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Why Hot Chilis Might Be Good for Us

If you’ve ever wondered whether those hot little veggies called chili peppers are good for you or not, BBC News can set your mind to rest: Behind all that heat are endorphin-releasing chemicals that can make you feel perkier, get your heart rate going and your adrenaline running. The “hot” component of chili peppers — capsaicin — is also known for its pain-relieving capabilities.

But chili peppers’ good doesn’t end there: Researchers also found that capsaicin can reduce the speed of cancer cell growth and increase the rate of death in triple negative cancer cells. Past studies had demonstrated the antiproliferative activity of capsaicin, but the molecular basis to induce cell death had not been identified until now.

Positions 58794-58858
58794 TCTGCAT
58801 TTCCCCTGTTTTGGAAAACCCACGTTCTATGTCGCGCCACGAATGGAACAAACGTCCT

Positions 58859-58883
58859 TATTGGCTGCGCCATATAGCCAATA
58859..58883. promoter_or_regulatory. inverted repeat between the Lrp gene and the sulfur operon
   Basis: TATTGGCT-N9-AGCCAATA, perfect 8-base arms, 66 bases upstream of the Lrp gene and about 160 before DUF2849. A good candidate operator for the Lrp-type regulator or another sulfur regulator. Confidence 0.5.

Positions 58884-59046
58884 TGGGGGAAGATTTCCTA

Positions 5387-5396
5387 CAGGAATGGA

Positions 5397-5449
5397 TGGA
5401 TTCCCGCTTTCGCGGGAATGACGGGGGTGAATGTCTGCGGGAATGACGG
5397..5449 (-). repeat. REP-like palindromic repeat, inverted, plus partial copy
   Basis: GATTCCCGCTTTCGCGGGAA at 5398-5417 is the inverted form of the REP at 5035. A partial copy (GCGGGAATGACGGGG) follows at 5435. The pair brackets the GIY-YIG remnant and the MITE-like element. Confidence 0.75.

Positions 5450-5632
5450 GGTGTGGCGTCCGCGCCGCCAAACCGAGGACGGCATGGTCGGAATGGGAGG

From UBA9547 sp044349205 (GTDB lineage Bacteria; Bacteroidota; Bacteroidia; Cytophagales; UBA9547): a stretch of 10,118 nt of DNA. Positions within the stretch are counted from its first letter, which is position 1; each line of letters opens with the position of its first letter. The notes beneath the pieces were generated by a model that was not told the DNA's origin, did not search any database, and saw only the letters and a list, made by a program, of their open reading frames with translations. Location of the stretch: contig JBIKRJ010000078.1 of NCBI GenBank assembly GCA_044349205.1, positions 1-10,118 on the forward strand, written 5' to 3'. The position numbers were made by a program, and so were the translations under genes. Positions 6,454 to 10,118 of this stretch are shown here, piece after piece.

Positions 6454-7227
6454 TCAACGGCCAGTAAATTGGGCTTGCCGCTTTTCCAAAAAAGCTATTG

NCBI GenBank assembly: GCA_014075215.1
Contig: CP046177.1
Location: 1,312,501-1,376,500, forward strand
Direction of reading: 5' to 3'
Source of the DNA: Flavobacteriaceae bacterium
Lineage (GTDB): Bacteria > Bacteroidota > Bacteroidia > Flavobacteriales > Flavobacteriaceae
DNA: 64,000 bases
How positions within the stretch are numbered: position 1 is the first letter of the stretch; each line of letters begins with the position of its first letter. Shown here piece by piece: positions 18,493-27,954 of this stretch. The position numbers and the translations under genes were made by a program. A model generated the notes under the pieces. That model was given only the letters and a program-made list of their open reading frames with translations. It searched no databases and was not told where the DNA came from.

While capsaicin alone is a powerful molecule, in combination with 6-gingerol found in raw ginger root, it becomes even more important to your health. In a recent study, researchers discovered mice who were prone to lung cancer experienced a reduction in diagnosis when fed a combination of capsaicin and 6-gingerol.

Another known benefit of eating chili peppers is how they help with blood sugar level management, as well as protect your heart by reducing triglcerides, cholesterol and platelet aggregation.

And the good health effects go on. Both ginger and capsaicin are associated with anti-inflammatory properties that inhibit pain. Plus, chili peppers have more vitamin C than oranges.

Cayenne, jalapeno, habanero and serrano peppers are some of the most popular varieties of chili peppers, and they all have capsaicin in them, mostly concentrated in the seeds and white inner membrane.
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